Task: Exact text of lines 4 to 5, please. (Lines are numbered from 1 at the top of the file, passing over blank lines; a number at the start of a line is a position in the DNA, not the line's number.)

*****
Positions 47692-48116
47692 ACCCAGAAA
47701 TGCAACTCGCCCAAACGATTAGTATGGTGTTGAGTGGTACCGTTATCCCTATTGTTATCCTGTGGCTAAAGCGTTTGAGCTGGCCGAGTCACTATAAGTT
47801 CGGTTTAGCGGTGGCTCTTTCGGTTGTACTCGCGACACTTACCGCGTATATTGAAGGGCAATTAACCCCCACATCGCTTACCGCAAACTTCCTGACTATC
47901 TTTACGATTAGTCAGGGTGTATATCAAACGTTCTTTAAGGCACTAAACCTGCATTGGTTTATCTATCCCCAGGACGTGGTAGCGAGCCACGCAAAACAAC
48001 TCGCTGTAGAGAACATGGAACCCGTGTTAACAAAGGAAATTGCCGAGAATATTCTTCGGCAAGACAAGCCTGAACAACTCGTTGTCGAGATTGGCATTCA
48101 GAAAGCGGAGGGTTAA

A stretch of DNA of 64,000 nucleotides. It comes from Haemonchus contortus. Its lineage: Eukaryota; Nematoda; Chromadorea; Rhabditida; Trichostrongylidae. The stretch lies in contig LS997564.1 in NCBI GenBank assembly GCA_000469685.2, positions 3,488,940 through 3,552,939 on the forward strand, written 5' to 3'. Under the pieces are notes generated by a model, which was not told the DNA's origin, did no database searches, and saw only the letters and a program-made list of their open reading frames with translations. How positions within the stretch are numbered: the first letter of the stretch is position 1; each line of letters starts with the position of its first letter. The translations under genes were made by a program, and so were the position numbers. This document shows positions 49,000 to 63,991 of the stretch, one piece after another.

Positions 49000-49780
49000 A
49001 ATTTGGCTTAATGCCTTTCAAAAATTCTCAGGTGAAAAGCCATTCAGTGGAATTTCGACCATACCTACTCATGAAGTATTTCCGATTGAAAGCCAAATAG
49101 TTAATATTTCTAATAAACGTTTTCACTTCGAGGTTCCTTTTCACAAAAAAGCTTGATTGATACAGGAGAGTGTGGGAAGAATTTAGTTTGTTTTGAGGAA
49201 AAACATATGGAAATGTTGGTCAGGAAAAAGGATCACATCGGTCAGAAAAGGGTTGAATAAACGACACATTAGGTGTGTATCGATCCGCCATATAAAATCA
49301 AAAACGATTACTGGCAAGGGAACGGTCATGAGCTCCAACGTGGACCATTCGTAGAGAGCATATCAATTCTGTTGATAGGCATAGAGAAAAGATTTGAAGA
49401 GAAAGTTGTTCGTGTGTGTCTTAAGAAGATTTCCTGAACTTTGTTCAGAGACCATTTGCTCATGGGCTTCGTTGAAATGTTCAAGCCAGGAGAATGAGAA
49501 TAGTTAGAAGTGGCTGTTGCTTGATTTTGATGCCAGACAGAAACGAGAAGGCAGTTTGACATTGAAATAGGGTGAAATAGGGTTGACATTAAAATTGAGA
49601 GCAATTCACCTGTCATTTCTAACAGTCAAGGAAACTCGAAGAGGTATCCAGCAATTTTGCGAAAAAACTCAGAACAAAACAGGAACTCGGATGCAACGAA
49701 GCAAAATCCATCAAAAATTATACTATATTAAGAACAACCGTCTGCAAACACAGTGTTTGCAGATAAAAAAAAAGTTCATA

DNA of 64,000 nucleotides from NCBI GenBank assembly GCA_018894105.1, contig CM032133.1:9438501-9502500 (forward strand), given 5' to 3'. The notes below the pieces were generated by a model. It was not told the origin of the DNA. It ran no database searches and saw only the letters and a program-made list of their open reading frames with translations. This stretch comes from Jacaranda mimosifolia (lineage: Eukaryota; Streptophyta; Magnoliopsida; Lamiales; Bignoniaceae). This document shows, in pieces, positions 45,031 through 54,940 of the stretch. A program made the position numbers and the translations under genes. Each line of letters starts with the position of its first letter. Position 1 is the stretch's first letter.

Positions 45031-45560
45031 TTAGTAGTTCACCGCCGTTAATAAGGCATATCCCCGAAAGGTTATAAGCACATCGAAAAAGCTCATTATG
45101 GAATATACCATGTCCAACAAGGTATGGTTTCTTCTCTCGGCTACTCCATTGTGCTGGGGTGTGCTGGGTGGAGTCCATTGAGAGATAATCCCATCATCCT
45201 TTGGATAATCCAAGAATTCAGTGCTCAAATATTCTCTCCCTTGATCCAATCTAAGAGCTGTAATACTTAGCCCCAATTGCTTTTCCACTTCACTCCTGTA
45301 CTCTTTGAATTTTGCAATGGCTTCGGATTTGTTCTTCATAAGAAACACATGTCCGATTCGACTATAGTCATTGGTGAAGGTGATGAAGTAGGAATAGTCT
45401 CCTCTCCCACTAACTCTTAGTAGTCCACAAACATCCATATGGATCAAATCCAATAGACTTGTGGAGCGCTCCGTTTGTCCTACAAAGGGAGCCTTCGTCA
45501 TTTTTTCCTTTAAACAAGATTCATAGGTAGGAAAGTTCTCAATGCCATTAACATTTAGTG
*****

47801 CGGTTTAGCGGTGGCTCTTTCGGTTGTACTCGCGACACTTACCGCGTATATTGAAGGGCAATTAACCCCCACATCGCTTACCGCAAACTTCCTGACTATC
47901 TTTACGATTAGTCAGGGTGTATATCAAACGTTCTTTAAGGCACTAAACCTGCATTGGTTTATCTATCCCCAGGACGTGGTAGCGAGCCACGCAAAACAAC